The screening procedure itself may be inconvenient and have direct or indirect costs for the individual, which may vary with both the risk group and the screening approach. Harm associated with the results of screening include the unintended negative effects of a correct diagnosis (such as stigmatization or discrimination) and the harm caused by a false-positive or a false-negative screening test or diagnosis. Particular attention should be paid to harm to groups such as migrants, who may risk deportation if TB is diagnosed or presumed, and employees who lack legal protection against dismissal if they are diagnosed with TB. These risks should be identified, actively addressed and mitigated by the screening programme (see 2.2.6). The risk that screening leads to costs for the person being tested should also be reduced as much as possible, by ensuring that screening and potential further diagnostic testing and TB treatment is covered by insurance or the public health system.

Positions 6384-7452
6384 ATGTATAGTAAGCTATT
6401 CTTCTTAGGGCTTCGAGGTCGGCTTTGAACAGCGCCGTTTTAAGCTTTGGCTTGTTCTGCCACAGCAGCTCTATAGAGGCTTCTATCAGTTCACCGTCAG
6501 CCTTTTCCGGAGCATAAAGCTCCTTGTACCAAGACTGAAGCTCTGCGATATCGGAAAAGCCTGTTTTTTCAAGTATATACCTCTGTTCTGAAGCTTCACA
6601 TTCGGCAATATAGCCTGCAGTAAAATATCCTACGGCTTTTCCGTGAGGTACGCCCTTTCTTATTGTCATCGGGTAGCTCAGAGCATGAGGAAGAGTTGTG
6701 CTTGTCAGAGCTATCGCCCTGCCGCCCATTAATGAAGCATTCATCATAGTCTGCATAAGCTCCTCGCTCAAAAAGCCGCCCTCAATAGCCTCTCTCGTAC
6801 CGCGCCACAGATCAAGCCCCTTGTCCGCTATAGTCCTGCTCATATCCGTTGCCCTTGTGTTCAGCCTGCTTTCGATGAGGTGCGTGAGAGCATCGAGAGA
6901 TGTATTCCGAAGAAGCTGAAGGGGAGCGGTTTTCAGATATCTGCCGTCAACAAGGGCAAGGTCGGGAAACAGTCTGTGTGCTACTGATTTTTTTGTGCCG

The risk of a false-positive screen or a false-positive diagnosis depends on the prevalence of TB in the screened group and on the screening and diagnostic algorithm used. The harm due to a false-positive screening test result includes stress, anxiety and further diagnostic workup. Harm due to false-positive diagnostic test result includes unnecessary treatment and events. Screening of groups with a low TB prevalence can result in a large proportion of false-positive results. Therefore, as a general rule, screening of low-risk groups should be avoided. The importance of choosing an appropriate screening and diagnostic algorithm to minimize the number of false-positive outcomes is further discussed in 2.5 and in Chapter 3.
Potential harm is often due to inappropriate implementation. Contextual considerations are therefore important to ensure that screening is well designed and implemented and that both the potential benefits and harm are considered throughout the screening and diagnostic pathway (25).